Meanwhile, Lina Fransson, a fixed-income strategist at SEB, told CNBC via email – before the sharp drop in the euro – that she expects the dollar to continue weakening against the euro.

“The U.S. dollar has weakened in the last couple of months and this morning, it reached its weakest level against the euro and the krona since last summer/autumn (fall). EUR/USD now trades around $1.1350 while USD/SEK is around $8.60,” Fransson said.

She, however, explained that a widespread disappointment of the Donald Trump administration and its lack of action in terms of economic reforms and tax cuts is one reason for the weaker dollar, and yesterday the IMF (International Monetary Fund) lowered its U.S. growth forecast saying that the prospects for fiscal stimulus have faded.

“At the same time, the euro zone is painting a brighter picture and growth has surprised on the upside since the end of last year. Yesterday, the ECB’s Mario Draghi delivered a message of increased confidence in the prospect of growth and inflation, which contributed to a stronger euro and the 10-year German yield increased by more than 10 basis points,” she said.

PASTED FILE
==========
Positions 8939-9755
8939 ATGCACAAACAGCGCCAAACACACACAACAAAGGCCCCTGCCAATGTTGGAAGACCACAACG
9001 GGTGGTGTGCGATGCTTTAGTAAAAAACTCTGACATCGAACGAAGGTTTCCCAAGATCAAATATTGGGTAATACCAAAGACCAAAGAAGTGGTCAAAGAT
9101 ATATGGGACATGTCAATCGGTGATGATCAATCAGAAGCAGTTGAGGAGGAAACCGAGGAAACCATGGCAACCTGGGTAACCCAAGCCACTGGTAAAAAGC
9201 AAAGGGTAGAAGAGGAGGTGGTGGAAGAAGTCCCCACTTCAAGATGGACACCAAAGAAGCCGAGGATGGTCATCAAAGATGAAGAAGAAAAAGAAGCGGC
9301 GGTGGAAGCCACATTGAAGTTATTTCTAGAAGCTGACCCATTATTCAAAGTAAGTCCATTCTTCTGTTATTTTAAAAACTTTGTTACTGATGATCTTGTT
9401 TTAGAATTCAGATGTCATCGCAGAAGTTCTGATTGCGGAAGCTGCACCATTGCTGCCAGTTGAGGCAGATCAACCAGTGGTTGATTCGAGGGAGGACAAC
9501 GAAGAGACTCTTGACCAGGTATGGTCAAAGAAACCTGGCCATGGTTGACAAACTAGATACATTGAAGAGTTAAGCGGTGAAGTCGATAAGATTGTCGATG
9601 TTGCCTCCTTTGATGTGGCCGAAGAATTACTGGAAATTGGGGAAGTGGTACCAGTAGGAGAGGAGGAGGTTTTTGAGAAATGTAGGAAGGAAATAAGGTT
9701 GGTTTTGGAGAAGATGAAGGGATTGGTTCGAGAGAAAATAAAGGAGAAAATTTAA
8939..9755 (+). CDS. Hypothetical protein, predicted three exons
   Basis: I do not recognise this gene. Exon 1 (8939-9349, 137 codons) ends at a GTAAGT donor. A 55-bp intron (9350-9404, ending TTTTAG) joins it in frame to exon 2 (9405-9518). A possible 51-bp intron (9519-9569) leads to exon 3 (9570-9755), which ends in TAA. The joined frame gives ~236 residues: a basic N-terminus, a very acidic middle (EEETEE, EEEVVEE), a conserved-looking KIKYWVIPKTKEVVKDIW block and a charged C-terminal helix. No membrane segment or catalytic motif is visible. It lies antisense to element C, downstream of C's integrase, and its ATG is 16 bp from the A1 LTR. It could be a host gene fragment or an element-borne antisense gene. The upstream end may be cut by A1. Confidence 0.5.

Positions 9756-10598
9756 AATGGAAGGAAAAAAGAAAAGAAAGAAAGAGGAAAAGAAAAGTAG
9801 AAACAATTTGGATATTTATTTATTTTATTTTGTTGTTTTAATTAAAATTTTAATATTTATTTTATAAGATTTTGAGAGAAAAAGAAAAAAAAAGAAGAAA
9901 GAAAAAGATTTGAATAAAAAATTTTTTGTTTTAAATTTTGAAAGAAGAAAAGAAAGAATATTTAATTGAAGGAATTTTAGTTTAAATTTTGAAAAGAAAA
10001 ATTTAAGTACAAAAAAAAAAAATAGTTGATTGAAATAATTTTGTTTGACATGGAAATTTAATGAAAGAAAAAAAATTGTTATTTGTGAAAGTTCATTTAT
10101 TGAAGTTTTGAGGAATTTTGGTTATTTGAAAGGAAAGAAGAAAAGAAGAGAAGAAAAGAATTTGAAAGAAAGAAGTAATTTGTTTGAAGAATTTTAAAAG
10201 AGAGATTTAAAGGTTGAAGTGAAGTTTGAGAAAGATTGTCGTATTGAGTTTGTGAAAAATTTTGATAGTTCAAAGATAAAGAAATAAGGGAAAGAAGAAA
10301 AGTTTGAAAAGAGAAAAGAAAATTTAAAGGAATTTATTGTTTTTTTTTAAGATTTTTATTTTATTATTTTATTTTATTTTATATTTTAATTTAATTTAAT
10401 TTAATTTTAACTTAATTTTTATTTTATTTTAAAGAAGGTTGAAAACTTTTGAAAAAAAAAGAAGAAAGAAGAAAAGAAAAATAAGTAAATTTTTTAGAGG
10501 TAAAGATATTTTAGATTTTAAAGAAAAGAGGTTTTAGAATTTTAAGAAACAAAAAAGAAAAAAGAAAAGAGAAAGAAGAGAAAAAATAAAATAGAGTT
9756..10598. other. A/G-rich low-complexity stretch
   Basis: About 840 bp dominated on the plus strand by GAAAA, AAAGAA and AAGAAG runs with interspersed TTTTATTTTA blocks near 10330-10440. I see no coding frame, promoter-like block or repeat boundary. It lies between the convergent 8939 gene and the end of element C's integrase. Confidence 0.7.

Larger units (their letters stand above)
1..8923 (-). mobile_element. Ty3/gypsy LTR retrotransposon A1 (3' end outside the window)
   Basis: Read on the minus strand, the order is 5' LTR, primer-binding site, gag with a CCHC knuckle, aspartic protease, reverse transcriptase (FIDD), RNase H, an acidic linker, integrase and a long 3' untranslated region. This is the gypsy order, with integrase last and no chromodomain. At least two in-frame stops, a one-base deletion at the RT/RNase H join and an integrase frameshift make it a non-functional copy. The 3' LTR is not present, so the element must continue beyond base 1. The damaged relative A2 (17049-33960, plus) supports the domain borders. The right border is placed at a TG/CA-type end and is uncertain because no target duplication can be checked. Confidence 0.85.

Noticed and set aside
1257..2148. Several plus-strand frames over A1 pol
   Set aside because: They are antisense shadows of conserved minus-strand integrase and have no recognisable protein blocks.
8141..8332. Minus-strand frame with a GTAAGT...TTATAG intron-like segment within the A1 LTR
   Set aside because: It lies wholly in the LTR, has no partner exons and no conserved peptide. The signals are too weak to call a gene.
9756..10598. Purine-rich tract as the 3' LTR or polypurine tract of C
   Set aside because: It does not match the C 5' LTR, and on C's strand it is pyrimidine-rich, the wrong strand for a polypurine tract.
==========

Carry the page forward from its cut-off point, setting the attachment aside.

Fransson also thinks that financial markets overreacted on Draghi’s message but given the overall picture in the U.S. and the euro zone, she expects the dollar to continue weakening against the euro.

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